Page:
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handbrakes &hairpins issue 21


Profile: Guy Frequelin

MG Metro 6R4

Rally Sweden Action

this week:

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WRC Rally Sweden Review: Young Guns

Image: RallyStuff.Net Written by Evan Rothman The WRC Rally Sweden proved to be as thrilling, and as surprising, as many rally fans and competitors alike were hoping. This the second round of the World Rally Championship was held in unseasonably warm weather this past weekend. The relatively high temperature (averaging between 0 - 2 deg Celsius) melted the snow and ice on the gravel roads, and leaving a sludge of mud and snow to challenge the drivers’. The unique Pirelli SottoZero studded tyres were not able to perform at the best, leaving the drivers’ to tread carefully through the stages. With a recipe for an interesting drivers’ rally promised, with the Scandinavian drivers hoping to all beat Sebastien Loeb on their home event, the tone of the rally was set. However, no one would predict that top drivers would fall victim to the treacherous conditions early on in the rally… Sebastien Loeb (Citroen Total World Rally Team) rolled his Citroen C4 WRC on SS4 on Day One. Spectators rolled his car back onto its four wheels, and in his struggle to get back onto the road Loeb damaged its clutch. He retired from the rally at this point, and restarted Day Two under the SupeRally rules. The damage to his clutch proved terminal as he was forced to withdraw from the rest of the rally, scoring zero points in this event and opening the door to the rest of the WRC drivers to earn valuable points early in the season. WRC Rally Sweden was won by Jari-Matti Latvala and Miika Anttila in their Ford Focus RS WRC07. He started the event off strongly, sending out his intentions to the rest of the drivers that he was going to the one to catch for the win. He remained at the head of the leader board throughout the rally, and secured his win on Day Three. His victory makes him the youngest driver in WRC history to ever have won an event - he is only 22 years and 313 days old! More remarkably is that this is only his second appearance on the WRC podium… and it will most certainly not be his last.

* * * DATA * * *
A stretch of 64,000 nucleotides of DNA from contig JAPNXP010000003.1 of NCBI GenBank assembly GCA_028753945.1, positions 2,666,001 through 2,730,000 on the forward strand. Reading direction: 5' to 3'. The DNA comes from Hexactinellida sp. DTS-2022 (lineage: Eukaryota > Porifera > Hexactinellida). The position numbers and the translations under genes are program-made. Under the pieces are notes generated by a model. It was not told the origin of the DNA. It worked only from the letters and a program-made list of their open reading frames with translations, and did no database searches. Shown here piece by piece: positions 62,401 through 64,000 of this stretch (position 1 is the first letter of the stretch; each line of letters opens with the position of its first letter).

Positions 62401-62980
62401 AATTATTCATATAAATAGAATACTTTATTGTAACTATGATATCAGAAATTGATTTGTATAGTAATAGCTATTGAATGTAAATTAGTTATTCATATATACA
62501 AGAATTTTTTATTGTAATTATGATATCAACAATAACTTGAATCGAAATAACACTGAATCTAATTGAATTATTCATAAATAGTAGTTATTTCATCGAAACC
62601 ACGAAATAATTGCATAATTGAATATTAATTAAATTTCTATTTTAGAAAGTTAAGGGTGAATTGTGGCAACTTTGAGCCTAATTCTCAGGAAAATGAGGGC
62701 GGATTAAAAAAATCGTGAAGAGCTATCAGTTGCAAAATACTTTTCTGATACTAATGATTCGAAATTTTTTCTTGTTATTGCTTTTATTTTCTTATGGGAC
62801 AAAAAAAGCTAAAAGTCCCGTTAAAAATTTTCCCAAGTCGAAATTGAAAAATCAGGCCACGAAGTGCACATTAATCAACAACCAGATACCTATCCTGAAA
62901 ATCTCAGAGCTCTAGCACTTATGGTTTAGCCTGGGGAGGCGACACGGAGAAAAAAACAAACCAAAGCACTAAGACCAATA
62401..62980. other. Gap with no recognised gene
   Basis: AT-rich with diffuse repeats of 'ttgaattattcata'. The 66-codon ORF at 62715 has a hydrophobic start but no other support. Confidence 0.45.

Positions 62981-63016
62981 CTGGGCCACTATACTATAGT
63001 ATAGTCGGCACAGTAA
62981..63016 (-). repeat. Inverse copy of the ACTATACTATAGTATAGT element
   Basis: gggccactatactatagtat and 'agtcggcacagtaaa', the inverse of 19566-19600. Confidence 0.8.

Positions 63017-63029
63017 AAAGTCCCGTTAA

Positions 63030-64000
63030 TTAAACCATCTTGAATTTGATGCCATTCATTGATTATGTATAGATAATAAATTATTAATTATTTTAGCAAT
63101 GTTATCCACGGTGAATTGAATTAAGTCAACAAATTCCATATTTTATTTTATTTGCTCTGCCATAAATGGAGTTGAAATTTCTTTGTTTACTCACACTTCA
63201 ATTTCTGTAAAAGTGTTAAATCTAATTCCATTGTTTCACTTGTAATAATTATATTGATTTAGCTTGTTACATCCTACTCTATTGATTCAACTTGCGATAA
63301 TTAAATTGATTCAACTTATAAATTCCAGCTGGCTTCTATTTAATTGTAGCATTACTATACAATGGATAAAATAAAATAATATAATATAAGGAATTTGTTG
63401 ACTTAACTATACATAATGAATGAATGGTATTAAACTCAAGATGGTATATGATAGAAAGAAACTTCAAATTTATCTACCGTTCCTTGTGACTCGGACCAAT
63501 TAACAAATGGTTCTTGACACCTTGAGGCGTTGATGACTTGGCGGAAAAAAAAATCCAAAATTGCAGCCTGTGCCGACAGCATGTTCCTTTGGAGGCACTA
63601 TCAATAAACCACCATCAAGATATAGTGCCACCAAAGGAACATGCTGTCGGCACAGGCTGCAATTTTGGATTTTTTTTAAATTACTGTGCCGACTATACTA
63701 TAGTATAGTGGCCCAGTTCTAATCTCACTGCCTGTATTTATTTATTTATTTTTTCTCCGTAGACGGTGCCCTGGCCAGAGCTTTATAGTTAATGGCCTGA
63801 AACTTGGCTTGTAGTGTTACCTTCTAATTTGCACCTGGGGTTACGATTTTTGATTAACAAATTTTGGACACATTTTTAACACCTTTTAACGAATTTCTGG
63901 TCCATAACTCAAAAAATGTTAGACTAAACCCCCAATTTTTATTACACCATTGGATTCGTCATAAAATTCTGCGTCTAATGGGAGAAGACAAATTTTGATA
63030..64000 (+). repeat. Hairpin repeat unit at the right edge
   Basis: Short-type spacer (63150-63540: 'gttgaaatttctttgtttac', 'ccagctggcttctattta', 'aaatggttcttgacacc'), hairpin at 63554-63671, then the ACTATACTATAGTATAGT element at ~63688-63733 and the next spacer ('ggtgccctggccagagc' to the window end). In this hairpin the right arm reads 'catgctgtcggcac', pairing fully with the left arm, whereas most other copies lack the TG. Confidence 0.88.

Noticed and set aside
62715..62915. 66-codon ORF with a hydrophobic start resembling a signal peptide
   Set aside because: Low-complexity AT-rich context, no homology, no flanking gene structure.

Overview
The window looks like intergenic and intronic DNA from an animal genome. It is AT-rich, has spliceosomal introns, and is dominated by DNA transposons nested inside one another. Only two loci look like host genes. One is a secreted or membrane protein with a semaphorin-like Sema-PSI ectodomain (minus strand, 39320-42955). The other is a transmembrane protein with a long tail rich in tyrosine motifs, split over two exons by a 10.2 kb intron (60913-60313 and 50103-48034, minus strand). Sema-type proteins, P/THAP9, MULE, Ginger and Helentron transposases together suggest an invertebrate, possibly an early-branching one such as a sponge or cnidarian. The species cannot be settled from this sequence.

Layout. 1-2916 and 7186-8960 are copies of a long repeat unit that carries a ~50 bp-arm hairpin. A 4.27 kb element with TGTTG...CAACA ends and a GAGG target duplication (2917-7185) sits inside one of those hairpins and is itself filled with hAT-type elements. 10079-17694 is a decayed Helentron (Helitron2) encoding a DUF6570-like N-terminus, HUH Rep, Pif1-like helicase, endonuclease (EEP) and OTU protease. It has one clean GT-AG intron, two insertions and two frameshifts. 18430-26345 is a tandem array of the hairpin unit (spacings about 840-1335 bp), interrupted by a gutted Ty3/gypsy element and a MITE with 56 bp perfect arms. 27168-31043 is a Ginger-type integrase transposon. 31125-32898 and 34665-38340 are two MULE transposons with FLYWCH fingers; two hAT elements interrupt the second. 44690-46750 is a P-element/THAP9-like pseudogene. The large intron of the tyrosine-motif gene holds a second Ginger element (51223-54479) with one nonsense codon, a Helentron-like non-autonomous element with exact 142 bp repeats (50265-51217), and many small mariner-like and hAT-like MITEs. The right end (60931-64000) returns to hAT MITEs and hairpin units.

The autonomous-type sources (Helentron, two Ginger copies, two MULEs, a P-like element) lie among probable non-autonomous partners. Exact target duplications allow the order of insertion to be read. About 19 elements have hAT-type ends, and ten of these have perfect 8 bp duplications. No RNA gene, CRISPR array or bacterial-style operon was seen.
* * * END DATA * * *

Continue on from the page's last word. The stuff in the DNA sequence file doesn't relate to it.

“I couldn’t have dreamed I could win on only my second event in a works team, especially after such a disappointing start to the year in Monte Carlo last month. I can’t really find the words to describe my feelings. I never thought I would win this weekend. I started the rally so well and made no mistakes so I was able to control my speed. I felt comfortable in the car all weekend and the whole team has a reason to celebrate,” Latvala said. As they returned to the team’s service park at the end of the rally, Latvala and co-driver Anttila were greeted by fellow countryman and double world champion Marcus Grönholm, the man they replaced in the BP Ford Abu Dhabi line-up this season following his retirement. “This is an incredible day for Jari-Matti and one he will never forget,” said Grönholm. “He

Image: RallyStuff.Net

Image: RallyStuff.Net

Image: RallyStuff.Net is part of rallying’s new generation, and he and Mikko have great futures to look forward to in the sport.” Team-mates, Mikko Hirvonen and Jarno Lehtinen, drove a sensible rally to finish in second place overall in their Ford Focus RS WRC07. Hirvonen realised early on in the rally that he was not able to match Latvala’s pace, so he went about consolidating his spot on the podium. In doing so helped the BP Ford Abu Dhabi World Rally Team to score 18 valuable points for their WRC Manufacturers’ challenge. “Jari-Matti and I may be two young lads in the Ford team but we proved that we can still take a 1-2 finish and showed how strong the team is,” said Hirvonen. “I came here to win but Jari-Matti made it clear on Friday that he was the man of the rally so I had to settle for second. My consolation is that I’ve never led the championship before. I’m sure I will have more battles with Jari-Matti. I was frustrated I couldn’t find a rhythm on Friday but then I eased my pace because I wanted to make sure of the points. I’ve always said that if I can’t win this year, I must finish second and that’s what I did.” For Ford, Sweden proved dream-like as Gigi Galli (Stobart VK M-Sport Rally Team) claimed the final position on the podium, giving the manufacturer a clean sweep of the top three positions. Galli battled Henning Solberg throughout the event for third, but the Norwegian driver suffered an “off” and was only able to recover to finish the event in 13th place gifting third place to Galli. This event marks Galli’s second visit ever to the podium in his WRC career, and highlights the Stobart team’s wisdom in signing this Italian rally driver to their team. The Subaru World Rally Team are riding on a crest of a wave at present as both their drivers finished in the points in last month’s WRC Rally Monte Carlo, and in Sweden Petter Solberg added to the team’s points tally by adding five more points for his fourth place finish. Solberg logged problems with the handling of his car in this event, but he persevered to push for a strong result for his team. Development of the Subaru Impreza WRC2007 has been frozen for the team is ploughing all their resources into preparing the new 2008 car. This makes every points scoring result with the outgoing Impreza WRC car even more impressive and valu-